Using the Internet Effectively

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Using the Internet Effectively

By John Makulowich
Contributing Writer

Like many another journalist plying his or her trade on the Internet, my e-mail agents, Eudora Pro 4.0 Release Candidate 1 and Microsoft Outlook Express 4.71.1712.1, are deluged daily with information technology pitches, promises and promotions about the next greatest product, process or service to come down the virtual pike.

I'm not complaining about that. In fact, it's an important ingredient in my ongoing struggle to keep my outstretched neck above the Internet water line. What does concern me is the apparent lack of understanding of the technology shown by the public relations practitioners who are most often the source of the e-mail.

Why? Because it collectively wastes the time of the sender, the receiver and the network. And, incidentally, like the poorly trained receptionist or equipment delivery team, the first and last contact with the customer, it reflects badly on the IT organizations that the practitioners are paid to represent.

A recent case was my receipt via e-mail of a press release as a Microsoft Word attachment. It contained a macro virus, which fortunately was uncovered by the Norton AntiVirus application that I run as Auto-Protect Enabled. I informed the PR person who sent it. He denied there was a virus. What was clear is that he never checked before transmitting it. Not surprisingly, my reaction was to request my address be removed from his distribution list.

On a different level is the case of the myriad organizations that distribute news materials without thinking to exploit the features of many current e-mail agents, for example, Eudora Pro and Outlook Express. These programs can render HTML coding that allows the recipient to more easily retrieve resources, launch browsers or contact spokespersons for interviews.

Such cases contribute to the spider and wasp relationship between journalists and public relations practitioners. Are PR types lazy? I don't think so. I think they are not only weak-kneed before the technology but also driven by priorities in which learning to use the Internet productively is not on their short list.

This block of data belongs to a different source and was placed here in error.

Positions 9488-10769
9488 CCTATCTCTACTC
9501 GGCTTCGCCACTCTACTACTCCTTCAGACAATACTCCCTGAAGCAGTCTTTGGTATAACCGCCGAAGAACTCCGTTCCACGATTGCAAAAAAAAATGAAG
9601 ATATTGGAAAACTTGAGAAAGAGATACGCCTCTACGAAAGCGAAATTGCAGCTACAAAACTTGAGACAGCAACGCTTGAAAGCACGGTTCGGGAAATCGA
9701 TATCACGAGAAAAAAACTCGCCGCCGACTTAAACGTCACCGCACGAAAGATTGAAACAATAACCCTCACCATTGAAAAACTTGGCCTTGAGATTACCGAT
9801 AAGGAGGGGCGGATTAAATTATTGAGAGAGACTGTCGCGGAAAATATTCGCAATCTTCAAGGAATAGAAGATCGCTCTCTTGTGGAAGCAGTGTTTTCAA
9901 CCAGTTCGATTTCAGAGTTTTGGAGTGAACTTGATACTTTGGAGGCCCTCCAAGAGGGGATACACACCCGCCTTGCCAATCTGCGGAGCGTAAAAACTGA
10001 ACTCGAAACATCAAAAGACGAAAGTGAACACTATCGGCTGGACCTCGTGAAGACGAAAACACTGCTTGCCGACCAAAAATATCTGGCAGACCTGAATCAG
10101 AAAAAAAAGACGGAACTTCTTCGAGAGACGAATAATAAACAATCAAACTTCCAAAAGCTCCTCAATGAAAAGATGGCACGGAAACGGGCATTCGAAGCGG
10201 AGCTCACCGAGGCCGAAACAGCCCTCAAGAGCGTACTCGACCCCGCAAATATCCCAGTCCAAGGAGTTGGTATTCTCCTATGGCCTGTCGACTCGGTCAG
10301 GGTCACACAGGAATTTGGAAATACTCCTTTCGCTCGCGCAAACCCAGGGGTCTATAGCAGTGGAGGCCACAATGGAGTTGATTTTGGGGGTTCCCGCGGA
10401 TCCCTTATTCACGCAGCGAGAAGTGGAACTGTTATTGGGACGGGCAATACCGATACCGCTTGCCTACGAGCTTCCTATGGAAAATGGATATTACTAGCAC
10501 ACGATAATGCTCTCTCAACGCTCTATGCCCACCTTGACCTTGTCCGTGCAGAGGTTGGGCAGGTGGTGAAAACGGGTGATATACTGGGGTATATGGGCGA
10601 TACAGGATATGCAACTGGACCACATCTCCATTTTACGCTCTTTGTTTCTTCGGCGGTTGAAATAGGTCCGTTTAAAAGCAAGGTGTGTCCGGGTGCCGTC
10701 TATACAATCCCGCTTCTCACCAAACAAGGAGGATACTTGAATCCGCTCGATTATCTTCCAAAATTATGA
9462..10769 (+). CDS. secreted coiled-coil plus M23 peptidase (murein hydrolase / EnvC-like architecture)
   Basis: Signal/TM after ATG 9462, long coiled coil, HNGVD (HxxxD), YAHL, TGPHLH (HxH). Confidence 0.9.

Without knowing the technology, they have limited imagination in exploiting it. Thus, in the majority of cases, PR people have no signature file, lack understanding of what a MIME attachment is and seem to conduct little background research on the
reporter and what he or she writes about or has written. Even though my signature file links to my home page, very few PR types bother to do background research by reading a few of the 200 plus articles I have written for Washington Technology.

What to do? In an effort to make some headway in increasing the efficiency and effectiveness with which I perform my job, I created a page on the World Wide Web targeted to PR types who want to contact me about the pieces I write for this publication. The address is

On the site, which I tried to keep to one page, I list my assignments for the next year, their status (open, closed, published), the general focus of the articles and a checklist of information I ask PR people to send me, presuming it is not part of their .signature file, which, of course, it should be. I welcome comments from PR people on ways to improve it.

John Makulowich writes, talks and trains on the Internet. You can reach him at; his home page is

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